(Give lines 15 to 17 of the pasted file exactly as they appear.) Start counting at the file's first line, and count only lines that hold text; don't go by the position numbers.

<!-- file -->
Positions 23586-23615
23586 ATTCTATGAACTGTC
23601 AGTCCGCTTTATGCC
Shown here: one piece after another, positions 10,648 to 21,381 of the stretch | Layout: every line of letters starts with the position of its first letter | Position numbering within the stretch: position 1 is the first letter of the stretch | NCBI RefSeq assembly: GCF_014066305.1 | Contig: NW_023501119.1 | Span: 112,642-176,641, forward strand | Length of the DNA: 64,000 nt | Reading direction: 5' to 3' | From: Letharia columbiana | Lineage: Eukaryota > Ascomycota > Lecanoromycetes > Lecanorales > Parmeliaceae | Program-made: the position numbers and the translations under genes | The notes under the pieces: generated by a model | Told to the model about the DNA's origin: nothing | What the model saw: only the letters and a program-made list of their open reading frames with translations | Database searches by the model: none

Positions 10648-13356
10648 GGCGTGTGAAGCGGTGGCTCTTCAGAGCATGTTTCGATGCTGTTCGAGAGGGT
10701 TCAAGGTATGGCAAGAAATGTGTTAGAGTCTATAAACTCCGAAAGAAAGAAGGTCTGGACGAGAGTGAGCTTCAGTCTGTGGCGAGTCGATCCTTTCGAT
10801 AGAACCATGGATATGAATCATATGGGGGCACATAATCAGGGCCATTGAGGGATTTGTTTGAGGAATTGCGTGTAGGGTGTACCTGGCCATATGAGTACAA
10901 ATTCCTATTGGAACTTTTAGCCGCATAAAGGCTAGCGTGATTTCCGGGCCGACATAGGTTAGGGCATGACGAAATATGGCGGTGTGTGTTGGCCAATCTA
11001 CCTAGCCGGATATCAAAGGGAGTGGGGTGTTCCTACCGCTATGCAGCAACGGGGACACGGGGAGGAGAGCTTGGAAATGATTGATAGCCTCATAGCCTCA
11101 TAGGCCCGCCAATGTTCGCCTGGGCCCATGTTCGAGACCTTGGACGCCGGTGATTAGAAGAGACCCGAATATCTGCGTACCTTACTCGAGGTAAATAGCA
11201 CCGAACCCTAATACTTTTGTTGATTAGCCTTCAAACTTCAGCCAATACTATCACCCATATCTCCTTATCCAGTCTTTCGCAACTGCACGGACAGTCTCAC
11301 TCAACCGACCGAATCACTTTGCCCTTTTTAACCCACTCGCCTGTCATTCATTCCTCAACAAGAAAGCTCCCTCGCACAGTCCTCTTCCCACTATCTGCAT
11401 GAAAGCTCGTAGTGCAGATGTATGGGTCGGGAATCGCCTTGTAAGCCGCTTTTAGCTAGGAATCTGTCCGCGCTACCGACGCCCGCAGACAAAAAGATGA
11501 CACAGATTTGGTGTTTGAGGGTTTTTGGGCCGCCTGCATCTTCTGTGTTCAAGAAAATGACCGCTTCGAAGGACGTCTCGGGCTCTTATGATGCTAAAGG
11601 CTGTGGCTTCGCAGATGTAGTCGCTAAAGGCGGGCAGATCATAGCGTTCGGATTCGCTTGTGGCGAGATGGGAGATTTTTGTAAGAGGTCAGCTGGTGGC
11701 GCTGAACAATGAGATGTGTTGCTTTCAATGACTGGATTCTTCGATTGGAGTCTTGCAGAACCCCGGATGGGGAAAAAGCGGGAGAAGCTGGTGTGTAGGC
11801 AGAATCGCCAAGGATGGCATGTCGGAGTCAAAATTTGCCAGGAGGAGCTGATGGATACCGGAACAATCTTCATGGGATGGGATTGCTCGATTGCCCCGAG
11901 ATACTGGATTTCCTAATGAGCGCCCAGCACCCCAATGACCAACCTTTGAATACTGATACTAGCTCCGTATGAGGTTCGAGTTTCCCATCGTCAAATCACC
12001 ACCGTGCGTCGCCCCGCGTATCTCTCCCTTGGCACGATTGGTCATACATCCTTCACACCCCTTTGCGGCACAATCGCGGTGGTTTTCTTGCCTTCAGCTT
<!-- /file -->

11501 CACAGATTTGGTGTTTGAGGGTTTTTGGGCCGCCTGCATCTTCTGTGTTCAAGAAAATGACCGCTTCGAAGGACGTCTCGGGCTCTTATGATGCTAAAGG
11601 CTGTGGCTTCGCAGATGTAGTCGCTAAAGGCGGGCAGATCATAGCGTTCGGATTCGCTTGTGGCGAGATGGGAGATTTTTGTAAGAGGTCAGCTGGTGGC
11701 GCTGAACAATGAGATGTGTTGCTTTCAATGACTGGATTCTTCGATTGGAGTCTTGCAGAACCCCGGATGGGGAAAAAGCGGGAGAAGCTGGTGTGTAGGC